Melnik is a town in Blagoevgrad Province, southwestern Bulgaria, in the southwestern Pirin Mountains, about 440 m above sea level. The town is an architectural reserve and 96 of its buildings are cultural monuments. With a population of 385, it is the smallest town in Bulgaria, retaining its city status today for historical reasons.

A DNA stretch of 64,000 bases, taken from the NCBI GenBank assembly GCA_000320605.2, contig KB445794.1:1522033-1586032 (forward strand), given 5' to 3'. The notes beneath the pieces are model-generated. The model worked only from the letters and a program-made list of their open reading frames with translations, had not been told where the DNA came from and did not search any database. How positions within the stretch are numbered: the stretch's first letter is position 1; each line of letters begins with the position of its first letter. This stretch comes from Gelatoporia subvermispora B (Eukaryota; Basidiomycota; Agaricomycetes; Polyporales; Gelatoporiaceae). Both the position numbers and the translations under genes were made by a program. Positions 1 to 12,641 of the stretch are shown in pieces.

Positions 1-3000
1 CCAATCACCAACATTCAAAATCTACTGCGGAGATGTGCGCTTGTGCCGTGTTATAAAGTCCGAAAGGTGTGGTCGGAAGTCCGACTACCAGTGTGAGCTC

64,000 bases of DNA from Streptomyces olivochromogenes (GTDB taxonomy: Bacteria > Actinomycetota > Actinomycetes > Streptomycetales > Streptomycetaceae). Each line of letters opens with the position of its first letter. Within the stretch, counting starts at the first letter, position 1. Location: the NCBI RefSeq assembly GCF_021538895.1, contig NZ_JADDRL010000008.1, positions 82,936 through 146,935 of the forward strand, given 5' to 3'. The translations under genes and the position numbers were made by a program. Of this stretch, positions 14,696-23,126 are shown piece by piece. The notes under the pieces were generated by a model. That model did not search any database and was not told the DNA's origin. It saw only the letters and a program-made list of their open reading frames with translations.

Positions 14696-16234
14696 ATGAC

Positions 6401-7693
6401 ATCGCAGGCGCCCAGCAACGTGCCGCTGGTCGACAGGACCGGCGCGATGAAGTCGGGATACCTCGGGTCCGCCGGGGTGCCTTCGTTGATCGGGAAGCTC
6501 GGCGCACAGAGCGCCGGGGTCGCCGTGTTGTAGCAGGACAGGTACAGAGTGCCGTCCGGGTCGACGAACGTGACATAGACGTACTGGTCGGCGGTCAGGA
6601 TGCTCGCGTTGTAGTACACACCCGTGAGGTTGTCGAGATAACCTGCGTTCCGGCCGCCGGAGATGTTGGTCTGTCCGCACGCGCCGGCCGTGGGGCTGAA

According to archaeological evidence, the first to settle in the area were the Thracian tribe Medi to which the famous rebel Spartacus belonged. Centuries later, the presence of the Romans left the town one of its landmarks — the Ancient Roman bridge, which is still preserved. The Slavs who later came in these parts named the settlement Melnik after the sand formations surrounding it on all sides (the Bulgarian word "mel" means "white clay, chalk"). Melnik became a part of the First Bulgarian Empire under the rule of Khan Presian I (836-852) and prospered greatly in the period. Melnik became the capital of an independent feudal principality ruled by Despot Alexius Slav, a descendant of the Asen dynasty, in 1209, and passed through an economic and cultural upsurge during his reign. The town continued to flourish under Tsar Ivan Asen II because of the duty-free trade with Venetian-ruled Dubrovnik.